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Earlier today my housemate’s youngest son wanted to know who created God (he’s 8). I was quickly drafted in to provide a satisfactory answer as apparently the one given to him by his mother was not to his liking.

I thought about it for a moment and I came to the conclusion that there wasn’t going to be a right answer. We cannot, of course, know the answer to such a question. We may choose to infer from the Bible, but then what if even God is not aware of his maker?We are simply unable to do any more than speculate about such a question.

I love the analogy of Flatland. If you haven’t read Flatland then you should put it at the top of your reading list and mark it ‘essential’. It has a wonderful ability to explain the phenomenon of perspective.

Flatland is 2D. We are used to a 3D world, so we can imagine a 2D one. Just draw it on a piece of paper and hold it (almost) flat to your eye line. It’s easy to grasp. Yet if we were to put a pen through Flatland it would be seen by the residents as a circle, or a rectangle – depending upon the angle it was inserted.

So the point is that if we in a 3D world can imagine the 2D world and also imagine their  confusion towards a 3D object, is it any different to suggest there is a 4D world which we can never fully understand?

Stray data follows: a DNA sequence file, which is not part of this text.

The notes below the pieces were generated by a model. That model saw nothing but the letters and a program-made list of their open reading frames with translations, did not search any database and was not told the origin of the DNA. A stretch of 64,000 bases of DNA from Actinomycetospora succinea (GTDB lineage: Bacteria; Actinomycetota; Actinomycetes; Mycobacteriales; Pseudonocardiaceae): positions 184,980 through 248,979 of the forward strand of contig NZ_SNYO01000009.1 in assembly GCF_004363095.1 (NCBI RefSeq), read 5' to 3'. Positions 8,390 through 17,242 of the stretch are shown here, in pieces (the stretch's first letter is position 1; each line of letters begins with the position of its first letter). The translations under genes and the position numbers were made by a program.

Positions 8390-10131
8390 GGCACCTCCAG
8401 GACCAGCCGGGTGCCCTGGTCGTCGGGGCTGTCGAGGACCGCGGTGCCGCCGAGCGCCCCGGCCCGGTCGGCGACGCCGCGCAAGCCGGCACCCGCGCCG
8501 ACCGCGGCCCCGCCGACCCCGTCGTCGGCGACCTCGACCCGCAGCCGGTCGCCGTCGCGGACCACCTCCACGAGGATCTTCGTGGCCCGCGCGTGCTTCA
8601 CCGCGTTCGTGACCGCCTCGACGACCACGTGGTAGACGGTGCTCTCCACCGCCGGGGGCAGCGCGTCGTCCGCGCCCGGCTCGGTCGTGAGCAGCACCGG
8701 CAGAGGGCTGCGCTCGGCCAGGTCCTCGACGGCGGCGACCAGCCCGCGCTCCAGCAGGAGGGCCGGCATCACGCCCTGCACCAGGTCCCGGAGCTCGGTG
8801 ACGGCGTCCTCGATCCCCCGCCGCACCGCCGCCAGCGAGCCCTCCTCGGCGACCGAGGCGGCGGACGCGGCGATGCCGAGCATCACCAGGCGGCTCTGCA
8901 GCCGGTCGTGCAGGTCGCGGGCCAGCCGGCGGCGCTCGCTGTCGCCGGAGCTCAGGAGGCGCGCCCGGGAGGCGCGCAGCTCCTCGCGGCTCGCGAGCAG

I offered this explanation to him as a way of saying “who knows?”. It then got me thinking… in Flatland there is a description of a place called lineland (1 dimension). Such a world is as easy to conceive of as Flatland. What really takes some understanding is Pointland. In pointland there is simply a point. No dimensions, no other beings, simply a point.

In the book, the point is spoken to by a resident of Flatland, who tries to explain to him how narrow minded his view of reality is. The point simply thinks his own mind is incredible – the point cannot conceive of a being other than himself.

This reminded me of God.

At some point, before time, before creation, there was just God.


Nothing else.

Just. God.

No need for dimensions. Just God. Just like the point of Pointland.

Which brings me to the question I currently have in my mind. If God was once everything and then God created everything, does that mean that God is around, in, through, with and a part of all things? Or is there less (or more) to it than that? Because the more I see of the world the more I am convinced that God is present in all things. Right from tree leaves to breeze blocks in tall buildings…

I don’t know… what do you think?

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